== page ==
The best music documentaries you can stream on Netflix

The best music documentaries you can stream on Netflix

Curated via Twitter from Mashable’s twitter account….

Whether you’re joining recording sessions with Taylor Swift, Quincy Jones, Lady Gaga, or Travis Scott, or sitting in on rehearsals for Beyonce’s iconic Coachella performance, getting to know the process and context of an artist whose work has valiantly soundtracked your own life is an act that takes the music itself even further, giving you a greater appreciation for the tracks in your pocket.

Directed by Liz Garbus and tightly woven with Simone’s music, What Happened, Miss Simone? examines the star’s public career and private life, her childhood in segregated North Carolina, her survival of domestic abuse, her struggle with addiction, the experience of living with undiagnosed bipolar disorder, revelations of abuse against her daughter, and her role in the civil rights movement and its impact on her career.

Directed by John Scheinfeld, the documentary drops you into the moment when Coltrane was fired by Miles Davis in 1957, battling heroin addiction, then jumps back in time to his childhood in North Carolina in the ’20s and traces his life back to this moment, living through the Jim Crow South, joining a navy be-bop band during World War II, and building up his career as a jazz saxophonist.

Ultimately, it’s an overwhelmingly fascinating two hours of incredible voices that finally get the recognition they deserve, including prodigious singer Darlene Love, who found her beginnings in The Blossoms, the first Black background singers working in the studios amongst a predominantly white industry, and one of the most prolific session groups of the ’60s — think Bobby Pickett’s "Monster Mash," Frank Sinatra’s "That’s Life," Betty Everett’s "The Shoop Shoop Song".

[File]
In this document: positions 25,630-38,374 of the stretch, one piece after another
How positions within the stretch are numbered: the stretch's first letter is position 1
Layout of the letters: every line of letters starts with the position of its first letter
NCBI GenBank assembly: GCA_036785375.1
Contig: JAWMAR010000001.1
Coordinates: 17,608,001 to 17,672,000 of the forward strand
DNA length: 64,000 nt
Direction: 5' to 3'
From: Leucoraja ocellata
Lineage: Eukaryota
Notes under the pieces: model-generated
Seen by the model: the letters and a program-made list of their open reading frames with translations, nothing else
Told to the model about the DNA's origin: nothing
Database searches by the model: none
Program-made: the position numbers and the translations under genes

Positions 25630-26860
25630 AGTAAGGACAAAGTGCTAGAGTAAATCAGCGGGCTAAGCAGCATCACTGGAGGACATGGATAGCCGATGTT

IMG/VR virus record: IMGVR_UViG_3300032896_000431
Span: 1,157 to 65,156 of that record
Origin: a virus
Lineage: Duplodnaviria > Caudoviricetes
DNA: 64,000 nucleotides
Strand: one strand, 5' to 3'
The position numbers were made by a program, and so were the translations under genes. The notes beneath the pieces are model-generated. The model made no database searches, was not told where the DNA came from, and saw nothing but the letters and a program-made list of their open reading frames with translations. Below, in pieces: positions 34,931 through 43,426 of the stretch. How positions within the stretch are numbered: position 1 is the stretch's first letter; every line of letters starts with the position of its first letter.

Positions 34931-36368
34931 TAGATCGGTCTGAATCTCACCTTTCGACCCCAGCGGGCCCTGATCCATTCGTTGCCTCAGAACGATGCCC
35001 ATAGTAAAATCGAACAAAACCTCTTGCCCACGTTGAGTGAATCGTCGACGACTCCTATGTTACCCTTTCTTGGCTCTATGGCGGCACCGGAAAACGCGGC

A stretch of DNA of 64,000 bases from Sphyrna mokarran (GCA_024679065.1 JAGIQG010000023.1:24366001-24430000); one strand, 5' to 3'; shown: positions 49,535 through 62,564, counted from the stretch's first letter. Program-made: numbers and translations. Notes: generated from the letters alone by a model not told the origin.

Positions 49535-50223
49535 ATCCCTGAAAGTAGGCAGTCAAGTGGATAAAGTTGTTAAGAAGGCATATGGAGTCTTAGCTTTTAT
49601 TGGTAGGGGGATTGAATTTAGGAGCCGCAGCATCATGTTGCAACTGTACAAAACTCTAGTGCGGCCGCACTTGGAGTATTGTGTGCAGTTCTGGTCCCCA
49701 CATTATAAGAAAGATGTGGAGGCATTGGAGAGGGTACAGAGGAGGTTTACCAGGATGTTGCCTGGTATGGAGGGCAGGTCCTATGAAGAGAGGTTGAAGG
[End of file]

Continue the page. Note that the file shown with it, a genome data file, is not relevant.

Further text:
Featuring interviews with musician friends and family members, along with stunning animations and artwork that bring archival photos and clippings to life, Chasing Trane is a compelling examination of the jazz icon, all while the music genuinely doesn’t stop for the film’s duration. is a global, multi-platform media and entertainment company.

Director Lana Wilson crafts an intimate portrait of Swift, through plenty of interviews and behind-the-scenes footage, taking you into the songwriting sessions of her album Lover, backstage on the spectacular Reputation tour, through her relatively short journey from teen country singer to global superstar, through the sexual assault lawsuit she won against radio host David Mueller, and the breaking of her political silence.

Some of the singers interviewed have on-screen listening sessions of the tracks they provided backup for — there’s a particularly strong moment watching Merry Clayton unpack being a Black singer recording backup for Lynyrd Skynyrd’s "Sweet Home Alabama" during the ‘70s (considering Alabama saw many key events in the American civil rights movement).

Wielding an incredible trove of personal videos and public interviews, Broomfield lays out the pieces of the prodigious star’s tragically short life, from growing up in New Jersey to her meteoric rise to stardom, through the twisted relationship between fame and addiction for Houston, and how many of those around her neglected to step in and truly help.

Quincy moves through the decades of music alongside Jones’ own life story — he discovered music amongst a hard childhood on the South Side of Chicago during the Great Depression in the ’30s, before diving into the be-bop scene in New York in the ‘50s.

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